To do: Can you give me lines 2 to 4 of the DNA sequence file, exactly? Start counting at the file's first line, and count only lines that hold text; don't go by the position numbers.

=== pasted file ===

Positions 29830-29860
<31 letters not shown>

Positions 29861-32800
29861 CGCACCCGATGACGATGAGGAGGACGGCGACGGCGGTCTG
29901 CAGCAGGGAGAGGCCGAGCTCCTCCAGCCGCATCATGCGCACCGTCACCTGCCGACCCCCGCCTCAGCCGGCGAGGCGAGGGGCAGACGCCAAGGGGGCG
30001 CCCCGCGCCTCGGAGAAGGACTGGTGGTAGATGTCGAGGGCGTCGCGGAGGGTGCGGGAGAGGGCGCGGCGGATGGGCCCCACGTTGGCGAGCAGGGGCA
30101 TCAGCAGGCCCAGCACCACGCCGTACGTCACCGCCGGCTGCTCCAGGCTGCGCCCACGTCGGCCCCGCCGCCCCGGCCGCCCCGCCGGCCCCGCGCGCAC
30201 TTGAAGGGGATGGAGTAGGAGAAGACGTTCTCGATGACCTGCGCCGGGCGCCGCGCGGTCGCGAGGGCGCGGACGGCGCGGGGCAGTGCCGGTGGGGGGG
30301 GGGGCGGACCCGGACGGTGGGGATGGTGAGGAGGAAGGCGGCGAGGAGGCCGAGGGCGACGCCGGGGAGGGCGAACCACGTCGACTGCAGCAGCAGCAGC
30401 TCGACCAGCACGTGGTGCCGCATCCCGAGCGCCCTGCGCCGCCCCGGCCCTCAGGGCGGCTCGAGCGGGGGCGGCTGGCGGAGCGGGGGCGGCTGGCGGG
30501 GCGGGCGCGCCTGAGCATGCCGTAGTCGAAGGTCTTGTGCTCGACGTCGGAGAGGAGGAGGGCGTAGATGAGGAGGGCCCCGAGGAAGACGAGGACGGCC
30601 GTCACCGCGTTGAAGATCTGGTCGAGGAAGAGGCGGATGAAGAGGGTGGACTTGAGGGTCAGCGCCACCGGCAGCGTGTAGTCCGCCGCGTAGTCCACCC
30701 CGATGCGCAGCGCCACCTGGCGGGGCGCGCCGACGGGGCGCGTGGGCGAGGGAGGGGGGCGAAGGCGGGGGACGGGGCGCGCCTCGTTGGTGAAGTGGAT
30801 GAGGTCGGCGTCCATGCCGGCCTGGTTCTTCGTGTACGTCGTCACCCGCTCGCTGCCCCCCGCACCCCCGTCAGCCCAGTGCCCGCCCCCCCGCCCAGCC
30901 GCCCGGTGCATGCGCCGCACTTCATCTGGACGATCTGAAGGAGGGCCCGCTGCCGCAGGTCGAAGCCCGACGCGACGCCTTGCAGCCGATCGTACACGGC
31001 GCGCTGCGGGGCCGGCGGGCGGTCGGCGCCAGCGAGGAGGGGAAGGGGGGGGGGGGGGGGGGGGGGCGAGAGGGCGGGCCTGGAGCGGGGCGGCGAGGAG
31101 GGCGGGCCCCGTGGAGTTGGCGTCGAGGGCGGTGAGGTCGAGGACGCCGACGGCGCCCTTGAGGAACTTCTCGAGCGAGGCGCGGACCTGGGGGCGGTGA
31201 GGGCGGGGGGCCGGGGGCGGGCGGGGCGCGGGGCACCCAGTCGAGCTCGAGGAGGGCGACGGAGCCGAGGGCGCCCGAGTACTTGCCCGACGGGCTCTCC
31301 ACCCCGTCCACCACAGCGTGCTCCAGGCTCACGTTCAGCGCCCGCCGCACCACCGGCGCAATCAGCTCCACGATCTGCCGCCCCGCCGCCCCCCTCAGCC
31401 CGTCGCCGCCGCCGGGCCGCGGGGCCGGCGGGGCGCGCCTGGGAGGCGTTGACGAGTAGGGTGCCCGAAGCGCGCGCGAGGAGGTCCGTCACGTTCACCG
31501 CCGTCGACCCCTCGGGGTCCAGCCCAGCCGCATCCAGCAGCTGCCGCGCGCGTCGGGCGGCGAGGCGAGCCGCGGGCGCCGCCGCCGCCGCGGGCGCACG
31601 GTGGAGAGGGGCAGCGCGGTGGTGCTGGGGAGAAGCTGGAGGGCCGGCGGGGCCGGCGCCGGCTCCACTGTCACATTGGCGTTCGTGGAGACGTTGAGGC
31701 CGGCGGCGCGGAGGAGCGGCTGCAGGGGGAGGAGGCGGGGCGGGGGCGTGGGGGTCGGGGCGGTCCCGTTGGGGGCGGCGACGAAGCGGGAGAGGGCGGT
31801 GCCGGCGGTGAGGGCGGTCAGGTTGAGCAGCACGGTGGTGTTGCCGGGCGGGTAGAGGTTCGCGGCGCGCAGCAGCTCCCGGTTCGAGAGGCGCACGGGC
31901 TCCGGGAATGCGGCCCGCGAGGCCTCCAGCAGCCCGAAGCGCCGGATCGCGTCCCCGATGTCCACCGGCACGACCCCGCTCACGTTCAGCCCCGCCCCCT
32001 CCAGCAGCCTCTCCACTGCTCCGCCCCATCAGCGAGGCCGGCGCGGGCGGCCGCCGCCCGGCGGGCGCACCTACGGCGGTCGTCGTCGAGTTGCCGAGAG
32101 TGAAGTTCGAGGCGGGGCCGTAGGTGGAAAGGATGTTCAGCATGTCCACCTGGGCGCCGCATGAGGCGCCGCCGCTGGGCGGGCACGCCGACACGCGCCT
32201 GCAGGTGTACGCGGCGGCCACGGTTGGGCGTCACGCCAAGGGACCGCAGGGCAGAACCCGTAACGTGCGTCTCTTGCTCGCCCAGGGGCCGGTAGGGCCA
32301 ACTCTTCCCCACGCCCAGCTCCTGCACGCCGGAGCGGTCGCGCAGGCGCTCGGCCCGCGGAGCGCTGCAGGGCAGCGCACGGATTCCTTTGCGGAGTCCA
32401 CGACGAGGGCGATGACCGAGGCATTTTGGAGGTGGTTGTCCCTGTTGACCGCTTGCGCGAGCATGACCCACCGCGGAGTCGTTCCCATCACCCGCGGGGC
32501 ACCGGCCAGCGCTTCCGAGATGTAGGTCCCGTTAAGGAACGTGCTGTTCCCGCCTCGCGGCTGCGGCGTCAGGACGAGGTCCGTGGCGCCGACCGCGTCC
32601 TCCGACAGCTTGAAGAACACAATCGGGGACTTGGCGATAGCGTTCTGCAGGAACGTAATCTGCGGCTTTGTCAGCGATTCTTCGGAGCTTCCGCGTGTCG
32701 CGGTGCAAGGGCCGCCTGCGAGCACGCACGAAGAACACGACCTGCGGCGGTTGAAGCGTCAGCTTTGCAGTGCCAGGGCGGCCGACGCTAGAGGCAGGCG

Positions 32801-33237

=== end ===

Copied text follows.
<31 letters not shown>

Positions 29861-32800
29861 CGCACCCGATGACGATGAGGAGGACGGCGACGGCGGTCTG